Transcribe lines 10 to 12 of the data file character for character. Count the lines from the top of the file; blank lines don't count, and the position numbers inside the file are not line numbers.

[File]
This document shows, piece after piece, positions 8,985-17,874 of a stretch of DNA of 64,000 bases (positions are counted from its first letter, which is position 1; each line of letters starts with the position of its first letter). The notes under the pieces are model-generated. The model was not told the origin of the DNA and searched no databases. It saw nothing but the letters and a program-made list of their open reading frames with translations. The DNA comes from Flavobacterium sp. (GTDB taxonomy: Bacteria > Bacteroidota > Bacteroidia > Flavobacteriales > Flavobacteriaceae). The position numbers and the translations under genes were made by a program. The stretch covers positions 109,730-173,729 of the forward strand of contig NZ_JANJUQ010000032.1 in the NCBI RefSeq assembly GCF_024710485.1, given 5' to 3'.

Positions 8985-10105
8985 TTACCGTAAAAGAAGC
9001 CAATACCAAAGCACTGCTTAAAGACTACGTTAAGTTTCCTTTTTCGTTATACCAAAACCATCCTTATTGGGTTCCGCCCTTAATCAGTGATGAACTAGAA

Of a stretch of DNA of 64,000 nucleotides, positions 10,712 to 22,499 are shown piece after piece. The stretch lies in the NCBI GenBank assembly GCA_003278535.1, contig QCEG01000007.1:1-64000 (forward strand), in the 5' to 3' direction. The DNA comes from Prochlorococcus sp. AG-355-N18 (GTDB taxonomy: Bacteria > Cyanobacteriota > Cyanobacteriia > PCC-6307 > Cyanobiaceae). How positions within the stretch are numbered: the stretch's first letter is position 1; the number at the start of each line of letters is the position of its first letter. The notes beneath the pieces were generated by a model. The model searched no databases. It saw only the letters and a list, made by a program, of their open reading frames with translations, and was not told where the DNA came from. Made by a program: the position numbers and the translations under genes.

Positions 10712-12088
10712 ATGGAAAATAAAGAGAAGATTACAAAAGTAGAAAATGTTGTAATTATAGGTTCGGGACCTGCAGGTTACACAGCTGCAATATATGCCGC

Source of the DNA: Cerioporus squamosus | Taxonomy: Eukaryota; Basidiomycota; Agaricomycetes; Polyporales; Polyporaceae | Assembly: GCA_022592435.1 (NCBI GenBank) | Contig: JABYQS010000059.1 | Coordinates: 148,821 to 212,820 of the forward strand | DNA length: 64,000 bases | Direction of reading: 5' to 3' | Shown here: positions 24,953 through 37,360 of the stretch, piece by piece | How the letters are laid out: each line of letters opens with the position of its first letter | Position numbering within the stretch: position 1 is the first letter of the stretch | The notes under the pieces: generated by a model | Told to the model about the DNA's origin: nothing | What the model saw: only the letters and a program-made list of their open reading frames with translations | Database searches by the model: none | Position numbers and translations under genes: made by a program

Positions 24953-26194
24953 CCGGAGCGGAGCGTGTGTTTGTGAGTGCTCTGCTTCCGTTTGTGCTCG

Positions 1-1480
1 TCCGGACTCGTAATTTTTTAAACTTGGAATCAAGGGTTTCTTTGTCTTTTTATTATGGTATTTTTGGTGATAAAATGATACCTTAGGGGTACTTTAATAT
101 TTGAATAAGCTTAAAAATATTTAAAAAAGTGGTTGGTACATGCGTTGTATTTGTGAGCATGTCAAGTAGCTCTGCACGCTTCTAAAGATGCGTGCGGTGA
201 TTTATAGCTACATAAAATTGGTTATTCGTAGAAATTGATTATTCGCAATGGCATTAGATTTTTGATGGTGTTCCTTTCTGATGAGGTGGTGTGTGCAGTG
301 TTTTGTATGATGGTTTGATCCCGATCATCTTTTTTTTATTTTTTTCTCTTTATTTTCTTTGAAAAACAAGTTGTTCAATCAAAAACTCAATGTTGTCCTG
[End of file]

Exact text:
24953 CCGGAGCGGAGCGTGTGTTTGTGAGTGCTCTGCTTCCGTTTGTGCTCG

Positions 1-1480
1 TCCGGACTCGTAATTTTTTAAACTTGGAATCAAGGGTTTCTTTGTCTTTTTATTATGGTATTTTTGGTGATAAAATGATACCTTAGGGGTACTTTAATAT